In terms of speed, which projects offer the potential of delivering value quickly? These are typically projects that aim to tackle the most persistent, frequent and wasteful bottlenecks.

In terms of scale, which projects offer the potential to act as a foundation for incremental improvements and iterations, which can be built out to deliver high-impact value for larger groups of employees and partners, and for wider business processes?

Speed and scale matter because they lend momentum to a DX project. By contrast, long, drawn-out pilots eventually lose support and funding because of their failure to deliver organisational value on a wider basis.

Griffin’s Food Company, one of New Zealand’s largest packaged food manufacturers, has followed this ‘value, speed, scale’ strategy with considerable success. Facing fierce competition and razor-thin margins, its management team wanted to use Industry 4.0 technology to speed up production, improve quality and boost the bottom line. They began with a single chocolate mixer on the plant floor, and quickly proved the value and impact of monitoring this machine by improving quality, efficiency and throughput. After this initial success, work was scaled from one to four full production lines.

No more tinkering!

Make no mistake – the time to be tinkering with sensors and connecting them with software in an experimental way has long since passed. Five years ago, the Internet of Things (IoT) concept was still relatively new in the market and such trials were commonplace and necessary.

Now we know the technology works. It’s proven. That’s why we need a laser-like focus on financial impact and value.

In short, if you can’t articulate how what you’re doing will make or save you money, then you’re already seriously behind. Even if you can, you need to be able to articulate how the value you expect to deliver from digitising one part of a particular production line might then be extrapolated. What will be the value delivered over one year, when this technology is extended across several production lines in the same factory? And what about across production lines in four or five different factories?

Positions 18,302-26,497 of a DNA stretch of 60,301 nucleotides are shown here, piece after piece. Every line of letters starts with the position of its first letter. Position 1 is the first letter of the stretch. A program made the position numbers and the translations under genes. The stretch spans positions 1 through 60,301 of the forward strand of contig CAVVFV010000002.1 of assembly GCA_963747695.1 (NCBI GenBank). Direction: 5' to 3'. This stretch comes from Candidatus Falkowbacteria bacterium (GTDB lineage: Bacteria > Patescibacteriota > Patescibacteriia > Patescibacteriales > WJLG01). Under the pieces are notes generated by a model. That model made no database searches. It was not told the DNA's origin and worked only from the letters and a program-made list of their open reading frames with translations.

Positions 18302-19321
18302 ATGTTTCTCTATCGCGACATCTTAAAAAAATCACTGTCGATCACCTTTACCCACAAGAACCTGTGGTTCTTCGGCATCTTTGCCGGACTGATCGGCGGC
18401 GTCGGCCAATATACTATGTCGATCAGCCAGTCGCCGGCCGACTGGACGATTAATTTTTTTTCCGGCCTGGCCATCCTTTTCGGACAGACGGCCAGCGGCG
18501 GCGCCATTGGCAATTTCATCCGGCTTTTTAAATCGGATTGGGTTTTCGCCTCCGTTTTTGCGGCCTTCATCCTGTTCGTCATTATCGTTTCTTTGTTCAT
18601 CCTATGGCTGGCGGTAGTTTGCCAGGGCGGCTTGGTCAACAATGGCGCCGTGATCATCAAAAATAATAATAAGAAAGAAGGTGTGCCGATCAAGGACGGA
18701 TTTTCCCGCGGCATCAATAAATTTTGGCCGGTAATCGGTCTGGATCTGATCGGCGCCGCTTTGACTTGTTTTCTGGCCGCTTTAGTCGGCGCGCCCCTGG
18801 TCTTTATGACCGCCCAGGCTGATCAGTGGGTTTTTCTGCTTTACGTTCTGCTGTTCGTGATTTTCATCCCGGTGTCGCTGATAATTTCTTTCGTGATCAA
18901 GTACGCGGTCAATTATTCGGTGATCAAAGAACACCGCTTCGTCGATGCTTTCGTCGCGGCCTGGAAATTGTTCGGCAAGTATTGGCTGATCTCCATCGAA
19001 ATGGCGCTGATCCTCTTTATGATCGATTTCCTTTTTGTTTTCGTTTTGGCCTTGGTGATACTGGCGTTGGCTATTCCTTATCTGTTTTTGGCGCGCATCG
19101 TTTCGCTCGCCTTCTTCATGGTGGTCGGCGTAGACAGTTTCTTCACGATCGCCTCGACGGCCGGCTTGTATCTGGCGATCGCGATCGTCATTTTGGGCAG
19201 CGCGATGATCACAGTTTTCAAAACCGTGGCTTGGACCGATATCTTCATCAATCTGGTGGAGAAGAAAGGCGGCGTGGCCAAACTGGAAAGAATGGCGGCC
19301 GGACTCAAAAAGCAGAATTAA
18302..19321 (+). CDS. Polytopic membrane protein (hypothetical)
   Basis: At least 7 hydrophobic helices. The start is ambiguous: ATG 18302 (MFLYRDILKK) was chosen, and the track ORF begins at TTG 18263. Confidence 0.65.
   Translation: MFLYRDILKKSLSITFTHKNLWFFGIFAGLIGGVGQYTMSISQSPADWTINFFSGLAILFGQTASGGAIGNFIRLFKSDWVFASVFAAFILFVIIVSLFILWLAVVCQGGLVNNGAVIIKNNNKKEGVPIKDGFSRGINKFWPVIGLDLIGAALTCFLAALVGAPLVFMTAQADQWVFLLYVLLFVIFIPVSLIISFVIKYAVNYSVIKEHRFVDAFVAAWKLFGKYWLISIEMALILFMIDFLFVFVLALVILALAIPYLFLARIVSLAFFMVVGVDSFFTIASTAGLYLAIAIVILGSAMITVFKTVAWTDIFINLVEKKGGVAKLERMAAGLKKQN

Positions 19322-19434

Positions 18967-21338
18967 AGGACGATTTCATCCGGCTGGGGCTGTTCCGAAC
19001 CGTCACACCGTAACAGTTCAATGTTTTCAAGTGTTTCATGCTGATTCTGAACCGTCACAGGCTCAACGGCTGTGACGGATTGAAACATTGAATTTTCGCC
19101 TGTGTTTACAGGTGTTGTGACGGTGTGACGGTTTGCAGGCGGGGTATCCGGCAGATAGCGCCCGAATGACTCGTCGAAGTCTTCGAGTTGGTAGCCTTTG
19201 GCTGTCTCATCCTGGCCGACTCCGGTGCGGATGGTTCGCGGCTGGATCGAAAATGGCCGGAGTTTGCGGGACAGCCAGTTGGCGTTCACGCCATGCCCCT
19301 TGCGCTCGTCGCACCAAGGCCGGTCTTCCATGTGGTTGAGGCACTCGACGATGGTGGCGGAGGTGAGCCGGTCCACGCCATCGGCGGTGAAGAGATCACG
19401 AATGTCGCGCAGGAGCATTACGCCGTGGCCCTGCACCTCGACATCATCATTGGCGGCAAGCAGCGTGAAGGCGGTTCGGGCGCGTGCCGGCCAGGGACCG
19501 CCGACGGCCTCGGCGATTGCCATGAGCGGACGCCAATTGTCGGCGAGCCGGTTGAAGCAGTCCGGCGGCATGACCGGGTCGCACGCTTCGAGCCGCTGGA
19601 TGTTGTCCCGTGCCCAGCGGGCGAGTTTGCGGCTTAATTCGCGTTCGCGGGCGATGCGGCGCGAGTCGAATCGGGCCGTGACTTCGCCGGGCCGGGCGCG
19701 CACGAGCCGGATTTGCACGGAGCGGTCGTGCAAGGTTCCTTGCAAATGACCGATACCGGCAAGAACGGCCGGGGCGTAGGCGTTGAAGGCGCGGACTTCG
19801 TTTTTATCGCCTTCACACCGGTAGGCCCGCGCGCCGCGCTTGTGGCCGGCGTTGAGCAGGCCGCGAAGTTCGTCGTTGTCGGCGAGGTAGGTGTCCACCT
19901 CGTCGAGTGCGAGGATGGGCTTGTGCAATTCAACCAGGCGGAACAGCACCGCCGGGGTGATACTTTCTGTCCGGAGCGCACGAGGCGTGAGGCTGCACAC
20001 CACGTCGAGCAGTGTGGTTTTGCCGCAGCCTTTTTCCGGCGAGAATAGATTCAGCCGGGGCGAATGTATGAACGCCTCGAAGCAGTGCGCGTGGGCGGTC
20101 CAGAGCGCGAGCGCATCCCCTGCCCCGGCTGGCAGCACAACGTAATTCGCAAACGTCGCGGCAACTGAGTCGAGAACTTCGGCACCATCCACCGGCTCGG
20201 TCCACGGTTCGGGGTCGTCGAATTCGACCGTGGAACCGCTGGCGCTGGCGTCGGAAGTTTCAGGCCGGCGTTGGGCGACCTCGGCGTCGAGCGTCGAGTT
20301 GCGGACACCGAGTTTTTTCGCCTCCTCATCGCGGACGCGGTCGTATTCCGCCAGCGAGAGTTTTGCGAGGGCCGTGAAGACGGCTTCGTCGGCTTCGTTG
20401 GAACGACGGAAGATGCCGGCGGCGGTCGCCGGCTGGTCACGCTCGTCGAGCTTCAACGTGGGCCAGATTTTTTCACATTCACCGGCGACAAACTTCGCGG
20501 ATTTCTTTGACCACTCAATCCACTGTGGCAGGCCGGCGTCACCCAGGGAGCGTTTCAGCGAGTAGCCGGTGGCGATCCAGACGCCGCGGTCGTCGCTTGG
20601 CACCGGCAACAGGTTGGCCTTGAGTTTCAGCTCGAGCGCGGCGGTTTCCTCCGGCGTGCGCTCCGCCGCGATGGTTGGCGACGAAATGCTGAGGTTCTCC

Game-changing transformative value only materialises when manufacturers achieve speed and scale – so start small, certainly, but keep those goals in mind.

Want the best engineering stories delivered straight to your inbox? The Professional Engineering newsletter gives you vital updates on the most cutting-edge engineering and exciting new job opportunities. To sign up, click here.

Content published by Professional Engineering does not necessarily represent the views of the Institution of Mechanical Engineers.


Read more related articles

Professional Engineering magazine

Professional Engineering app

  • Industry features and content
  • Engineering and Institution news
  • News and features exclusive to app users

Download our Professional Engineering app

Professional Engineering newsletter

A weekly round-up of the most popular and topical stories featured on our website, so you won't miss anything

Subscribe to Professional Engineering newsletter

Opt into your industry sector newsletter

Related articles